November 21, 2006
Pine Ear Music PEM 001
By Ken Waxman
Firmly in the genre of jazz chamber music, Intersections shows off another facet of the prodigious skills of Seattle-born, New York-based bassist Reuben Radding. Someone whose past recordings usually find him involved in no-holds-barred improv with the likes of Seattle alto saxophonist Wally Shoup or Manhattan multi-instrumentalist Daniel Carter, this CD exposes a less frenetic, but no less memorable side of his playing and composing skills.
Featuring six Radding originals, two group improvisations and the bassists arrangement of Olivier Messiaens Dance of Fury which hardly sounds wrathful most pieces move at a pace between adagio and andante and are replete with enough silences to cast the circumspect textures in bolder relief.
With his cohorts vibraphonist Matt Moran, who plays in drummer John Hollenbecks bands and the Slavic Soul Party, plus clarinetist Oscar Noriega, who has been featured in bands led by reedist Assif Tsahar and pianist Sato Fujii among others, Intersections can be heard as an updating of two of jazzs pre-eminent chamber ensembles of the 1950s and 1960s. Substitute a guitar for the clarinet and theres the personnel as vibist Red Norvos trio; replace the drummer with guitarist or a pianist and clarinetist Jimmy Giuffres 3 is replicated.
While this may recital improv, this doesnt mean that strength and roughness has been traded for weakness and static. For a start most of the patterned expositions rest on the thick pummeling and sul ponticello slices from Raddings bull fiddle, not unlike Charles Mingus motivated the Norvo Three from the bottom. Furthermore when not sounding repeated motifs in well-space double counterpoint, the other instruments reveal atypical techniques.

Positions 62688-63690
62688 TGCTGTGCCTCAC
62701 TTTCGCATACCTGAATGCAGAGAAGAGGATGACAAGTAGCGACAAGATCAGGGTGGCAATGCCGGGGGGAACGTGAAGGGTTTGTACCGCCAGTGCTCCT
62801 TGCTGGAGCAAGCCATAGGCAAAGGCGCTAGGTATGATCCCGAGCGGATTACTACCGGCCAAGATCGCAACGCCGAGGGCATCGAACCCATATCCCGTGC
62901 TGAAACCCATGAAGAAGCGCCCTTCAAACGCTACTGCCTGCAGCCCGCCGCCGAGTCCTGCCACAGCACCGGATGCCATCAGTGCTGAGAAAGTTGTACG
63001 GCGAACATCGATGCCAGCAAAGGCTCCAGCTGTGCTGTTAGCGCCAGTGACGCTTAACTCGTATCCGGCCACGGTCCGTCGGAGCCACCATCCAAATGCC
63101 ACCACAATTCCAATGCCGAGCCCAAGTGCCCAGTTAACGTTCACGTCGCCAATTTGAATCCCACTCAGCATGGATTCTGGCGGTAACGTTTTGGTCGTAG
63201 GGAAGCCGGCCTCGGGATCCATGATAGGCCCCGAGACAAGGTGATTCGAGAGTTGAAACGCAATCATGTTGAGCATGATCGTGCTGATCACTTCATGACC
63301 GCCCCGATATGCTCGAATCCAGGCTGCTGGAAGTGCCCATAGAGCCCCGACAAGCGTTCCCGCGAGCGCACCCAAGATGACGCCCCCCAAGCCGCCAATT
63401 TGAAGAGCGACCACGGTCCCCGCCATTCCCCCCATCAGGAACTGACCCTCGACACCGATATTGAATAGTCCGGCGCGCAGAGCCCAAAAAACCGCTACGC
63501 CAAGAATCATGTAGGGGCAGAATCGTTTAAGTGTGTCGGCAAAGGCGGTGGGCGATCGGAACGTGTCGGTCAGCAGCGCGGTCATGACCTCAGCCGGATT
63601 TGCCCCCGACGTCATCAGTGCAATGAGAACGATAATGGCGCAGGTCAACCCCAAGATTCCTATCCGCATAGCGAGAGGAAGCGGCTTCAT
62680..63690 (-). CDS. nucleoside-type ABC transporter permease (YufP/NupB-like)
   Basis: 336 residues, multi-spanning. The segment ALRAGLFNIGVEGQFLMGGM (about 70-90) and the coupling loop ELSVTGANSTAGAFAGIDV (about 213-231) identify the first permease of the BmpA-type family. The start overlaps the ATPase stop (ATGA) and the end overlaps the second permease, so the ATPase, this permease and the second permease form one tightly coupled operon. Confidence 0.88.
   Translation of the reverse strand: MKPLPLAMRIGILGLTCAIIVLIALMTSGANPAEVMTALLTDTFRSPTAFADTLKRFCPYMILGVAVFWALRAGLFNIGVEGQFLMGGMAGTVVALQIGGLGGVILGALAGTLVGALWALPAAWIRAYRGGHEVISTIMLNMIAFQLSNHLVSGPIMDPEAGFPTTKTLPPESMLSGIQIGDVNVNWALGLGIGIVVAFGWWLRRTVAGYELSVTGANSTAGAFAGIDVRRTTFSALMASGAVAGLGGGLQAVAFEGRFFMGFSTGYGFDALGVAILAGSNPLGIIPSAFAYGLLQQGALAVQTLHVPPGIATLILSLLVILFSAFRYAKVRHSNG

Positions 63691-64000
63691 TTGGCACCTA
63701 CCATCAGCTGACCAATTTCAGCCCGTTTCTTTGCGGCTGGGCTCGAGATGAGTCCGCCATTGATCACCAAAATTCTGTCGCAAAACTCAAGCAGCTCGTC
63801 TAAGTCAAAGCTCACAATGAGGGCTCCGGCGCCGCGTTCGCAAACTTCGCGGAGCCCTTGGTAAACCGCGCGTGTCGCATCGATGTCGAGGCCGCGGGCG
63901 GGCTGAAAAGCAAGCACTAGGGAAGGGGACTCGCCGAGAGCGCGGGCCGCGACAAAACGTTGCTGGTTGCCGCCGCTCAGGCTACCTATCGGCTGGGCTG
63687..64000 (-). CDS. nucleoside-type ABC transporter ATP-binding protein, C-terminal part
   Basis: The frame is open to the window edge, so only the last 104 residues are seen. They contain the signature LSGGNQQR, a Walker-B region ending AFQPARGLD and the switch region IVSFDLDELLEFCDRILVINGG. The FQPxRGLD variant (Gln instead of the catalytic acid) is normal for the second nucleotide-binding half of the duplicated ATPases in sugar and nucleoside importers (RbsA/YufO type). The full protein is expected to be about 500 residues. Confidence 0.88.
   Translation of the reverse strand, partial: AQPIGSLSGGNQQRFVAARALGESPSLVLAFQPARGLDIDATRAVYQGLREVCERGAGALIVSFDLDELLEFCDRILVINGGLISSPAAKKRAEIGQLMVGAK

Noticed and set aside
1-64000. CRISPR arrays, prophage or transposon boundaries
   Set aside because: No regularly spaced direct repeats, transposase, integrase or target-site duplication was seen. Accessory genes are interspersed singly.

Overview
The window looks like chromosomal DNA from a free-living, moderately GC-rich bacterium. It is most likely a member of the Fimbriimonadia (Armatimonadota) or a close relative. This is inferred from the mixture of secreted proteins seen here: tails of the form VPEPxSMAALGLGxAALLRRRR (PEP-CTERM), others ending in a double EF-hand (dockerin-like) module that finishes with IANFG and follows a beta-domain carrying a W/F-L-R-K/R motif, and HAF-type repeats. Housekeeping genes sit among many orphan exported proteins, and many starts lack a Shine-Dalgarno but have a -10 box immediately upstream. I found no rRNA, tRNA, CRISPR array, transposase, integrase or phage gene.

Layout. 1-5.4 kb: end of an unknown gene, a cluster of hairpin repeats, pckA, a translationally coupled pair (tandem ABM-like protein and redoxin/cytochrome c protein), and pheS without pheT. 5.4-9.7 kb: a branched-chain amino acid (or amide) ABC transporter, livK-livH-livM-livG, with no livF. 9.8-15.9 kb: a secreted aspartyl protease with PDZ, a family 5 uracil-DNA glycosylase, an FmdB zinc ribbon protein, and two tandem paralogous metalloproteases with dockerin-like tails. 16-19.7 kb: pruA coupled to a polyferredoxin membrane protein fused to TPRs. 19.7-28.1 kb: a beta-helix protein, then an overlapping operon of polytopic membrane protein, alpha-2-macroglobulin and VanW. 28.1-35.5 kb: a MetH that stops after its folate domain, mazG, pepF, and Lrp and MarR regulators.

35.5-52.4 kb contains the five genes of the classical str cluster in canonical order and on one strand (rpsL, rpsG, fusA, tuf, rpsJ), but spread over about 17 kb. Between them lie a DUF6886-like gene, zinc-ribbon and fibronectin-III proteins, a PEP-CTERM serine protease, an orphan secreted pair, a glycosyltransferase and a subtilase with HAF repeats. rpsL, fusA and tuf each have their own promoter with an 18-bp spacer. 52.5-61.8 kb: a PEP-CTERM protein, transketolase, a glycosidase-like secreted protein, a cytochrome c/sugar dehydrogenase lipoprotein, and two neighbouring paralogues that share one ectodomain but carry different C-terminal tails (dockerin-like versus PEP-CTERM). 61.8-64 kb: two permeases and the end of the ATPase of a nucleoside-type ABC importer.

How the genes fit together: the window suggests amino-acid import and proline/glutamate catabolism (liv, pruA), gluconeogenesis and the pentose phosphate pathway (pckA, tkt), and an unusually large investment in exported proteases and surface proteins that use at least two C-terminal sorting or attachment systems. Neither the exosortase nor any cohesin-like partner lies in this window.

Siren, for example, has Morans half-speed, ringing keys making common cause with focused, accordion-like squeals from the clarinet. The slightly quicker Jaspers Lies features unpressurized obbligatos from Noriega and descending not patterns fro the vibist. And in Marginal Way, the fluttering, mid-range mellow textures are sabotaged with cavity reflecting timbres from the reed and rattling tam-tam-like rattling of Moran. If the Giuffre3 referenced a Debussy sonata, then the sparse dissonance of more modern composers affect the Radding 3.
Close cooperation is the key phrase. Most noticeable is the use of broken chords on Making Certain It Goes On and triple counterpoint on North. The contrapuntal coloring of the first is such that each resonated note is followed closely by an equally reverberated timbre from another instrument and then the third, culminating in Noriegas chalumeau runs and Raddings commanding percussiveness. The later interrupts he sessions usual lope to introduce buzzing near-electronic sounds perhaps from Moran that quickly form themselves into fluttering waveforms. With the bassists low-pitched tremolo actions providing the base, the harmonies seem only nodes apart as they work their way to adjacent polyphony.
Intersections proves that there can be as much drama and excitement in diminutive chamber improv as from boisterous arena or concert hall sounds.
In MusicWorks Issue #96